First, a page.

The St. Louis Post-Dispatch reported that the area's largest hospital system, BJC HealthCare, is terminating its contract with the United Healthcare managed care organization because of objection's to United's new "pay for performance" program. This program is supposedly a response to "employers' frustration over the inconsistent cost and quality of health care in the face of rapidly rising costs." (Its another question whether a company like United is really focused on cutting costs, given that its CEO, William McGuire, made over $7.5 million in 2003, plus over $84 million profits realized on stock options, according to American Medical News.)
Be that as it may, hospital leaders suggested that United's methods for assessing performance amounted to "garbage in, garbage out." Problems with the plan included inability to determine which doctor of a multi-physician group should be linked to a particular patient's data, unavailability of any quality data for certain patient conditions (so that physicians who see patients with those conditions would only be rated on "efficiency,") failure to adjust outcomes data for differences across physicians in patients' characteristics, and over-emphasis of cost over quality data. So "pay for performance" here looks like it might just lead to perverse incentives.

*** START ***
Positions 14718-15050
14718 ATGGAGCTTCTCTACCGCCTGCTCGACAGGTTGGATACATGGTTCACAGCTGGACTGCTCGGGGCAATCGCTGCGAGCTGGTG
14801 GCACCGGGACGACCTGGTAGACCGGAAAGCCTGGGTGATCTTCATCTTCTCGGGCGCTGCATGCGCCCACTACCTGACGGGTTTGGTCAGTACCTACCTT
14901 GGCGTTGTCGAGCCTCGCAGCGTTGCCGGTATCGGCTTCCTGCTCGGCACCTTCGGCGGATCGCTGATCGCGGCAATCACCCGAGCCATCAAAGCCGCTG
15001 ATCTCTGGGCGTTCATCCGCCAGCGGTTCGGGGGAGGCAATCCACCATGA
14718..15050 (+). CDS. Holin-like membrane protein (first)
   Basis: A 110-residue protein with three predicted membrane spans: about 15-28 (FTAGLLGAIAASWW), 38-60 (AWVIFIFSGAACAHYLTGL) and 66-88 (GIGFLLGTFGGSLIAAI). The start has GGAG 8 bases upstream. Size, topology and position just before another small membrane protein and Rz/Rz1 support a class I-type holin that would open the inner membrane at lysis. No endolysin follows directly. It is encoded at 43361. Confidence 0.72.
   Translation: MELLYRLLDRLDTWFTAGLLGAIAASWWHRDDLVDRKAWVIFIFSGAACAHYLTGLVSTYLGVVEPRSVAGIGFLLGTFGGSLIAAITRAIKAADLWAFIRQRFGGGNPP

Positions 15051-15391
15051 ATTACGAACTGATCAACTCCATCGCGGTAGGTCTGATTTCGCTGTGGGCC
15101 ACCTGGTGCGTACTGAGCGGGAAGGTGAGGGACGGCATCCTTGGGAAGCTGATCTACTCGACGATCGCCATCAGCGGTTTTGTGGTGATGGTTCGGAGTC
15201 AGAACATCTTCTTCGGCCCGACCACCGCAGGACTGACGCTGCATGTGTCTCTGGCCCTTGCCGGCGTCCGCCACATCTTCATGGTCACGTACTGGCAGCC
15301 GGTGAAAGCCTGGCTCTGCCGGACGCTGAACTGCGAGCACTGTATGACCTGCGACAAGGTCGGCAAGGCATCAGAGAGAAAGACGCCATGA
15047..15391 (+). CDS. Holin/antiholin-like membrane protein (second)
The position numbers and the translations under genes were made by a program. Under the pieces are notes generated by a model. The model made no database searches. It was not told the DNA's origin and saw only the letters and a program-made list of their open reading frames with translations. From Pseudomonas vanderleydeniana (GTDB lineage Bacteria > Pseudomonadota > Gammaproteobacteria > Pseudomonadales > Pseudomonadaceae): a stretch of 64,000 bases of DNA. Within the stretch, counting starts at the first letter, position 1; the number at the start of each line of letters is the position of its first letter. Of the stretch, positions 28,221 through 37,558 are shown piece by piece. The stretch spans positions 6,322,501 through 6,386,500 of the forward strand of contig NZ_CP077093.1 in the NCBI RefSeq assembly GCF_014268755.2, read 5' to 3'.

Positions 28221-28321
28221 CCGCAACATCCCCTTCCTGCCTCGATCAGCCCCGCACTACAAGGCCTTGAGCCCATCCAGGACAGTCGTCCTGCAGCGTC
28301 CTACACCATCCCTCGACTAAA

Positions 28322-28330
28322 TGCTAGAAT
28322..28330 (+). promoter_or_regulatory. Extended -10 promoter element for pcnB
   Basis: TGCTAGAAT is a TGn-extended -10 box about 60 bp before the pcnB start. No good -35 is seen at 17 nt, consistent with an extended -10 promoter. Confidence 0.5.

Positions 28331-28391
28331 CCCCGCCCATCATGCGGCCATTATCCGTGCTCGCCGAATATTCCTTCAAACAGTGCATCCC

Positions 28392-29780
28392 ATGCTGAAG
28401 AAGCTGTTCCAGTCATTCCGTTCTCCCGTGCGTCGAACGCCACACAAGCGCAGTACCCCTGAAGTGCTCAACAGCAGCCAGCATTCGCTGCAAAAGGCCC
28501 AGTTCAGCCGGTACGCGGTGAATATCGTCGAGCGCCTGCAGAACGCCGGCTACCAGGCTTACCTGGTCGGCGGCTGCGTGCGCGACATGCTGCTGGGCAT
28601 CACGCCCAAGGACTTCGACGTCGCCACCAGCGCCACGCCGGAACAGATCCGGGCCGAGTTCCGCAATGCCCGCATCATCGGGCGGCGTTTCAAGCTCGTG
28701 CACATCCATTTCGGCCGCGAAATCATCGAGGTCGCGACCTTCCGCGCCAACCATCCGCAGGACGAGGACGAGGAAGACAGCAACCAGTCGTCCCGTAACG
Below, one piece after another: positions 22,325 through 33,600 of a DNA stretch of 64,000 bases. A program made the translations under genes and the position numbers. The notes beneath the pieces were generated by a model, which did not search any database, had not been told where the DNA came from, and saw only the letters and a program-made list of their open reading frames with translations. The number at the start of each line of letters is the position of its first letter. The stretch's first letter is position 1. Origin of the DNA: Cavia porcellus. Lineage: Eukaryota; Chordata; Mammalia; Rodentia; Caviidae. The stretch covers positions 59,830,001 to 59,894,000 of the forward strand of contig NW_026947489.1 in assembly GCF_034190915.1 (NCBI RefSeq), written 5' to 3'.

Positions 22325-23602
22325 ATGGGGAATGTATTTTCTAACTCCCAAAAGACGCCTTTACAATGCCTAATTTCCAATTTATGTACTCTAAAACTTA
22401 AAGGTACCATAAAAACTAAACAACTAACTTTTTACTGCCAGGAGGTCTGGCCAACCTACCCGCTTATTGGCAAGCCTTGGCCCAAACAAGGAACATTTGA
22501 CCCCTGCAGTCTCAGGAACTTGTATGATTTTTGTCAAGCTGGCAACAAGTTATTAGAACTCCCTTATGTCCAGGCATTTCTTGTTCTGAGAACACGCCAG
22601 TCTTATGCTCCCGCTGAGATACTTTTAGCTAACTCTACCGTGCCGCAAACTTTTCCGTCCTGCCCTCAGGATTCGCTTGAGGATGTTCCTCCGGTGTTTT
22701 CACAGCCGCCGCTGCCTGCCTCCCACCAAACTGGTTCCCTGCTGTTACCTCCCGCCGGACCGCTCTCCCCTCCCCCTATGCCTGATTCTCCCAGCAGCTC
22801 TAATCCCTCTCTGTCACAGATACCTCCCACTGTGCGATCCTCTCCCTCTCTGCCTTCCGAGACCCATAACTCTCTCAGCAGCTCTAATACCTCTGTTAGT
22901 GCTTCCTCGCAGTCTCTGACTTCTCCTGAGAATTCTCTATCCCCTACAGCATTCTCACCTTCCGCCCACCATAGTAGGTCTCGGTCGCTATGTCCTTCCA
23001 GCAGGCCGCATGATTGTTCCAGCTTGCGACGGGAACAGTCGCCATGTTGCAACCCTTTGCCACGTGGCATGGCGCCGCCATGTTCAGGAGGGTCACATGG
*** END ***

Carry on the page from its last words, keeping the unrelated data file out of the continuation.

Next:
The day when MBAs no longer have to answer to physicians - A few months ago I wrote an article about a 28-year-old MBA who attempted to tell an experienced physician where to round first. The article was widely cir...
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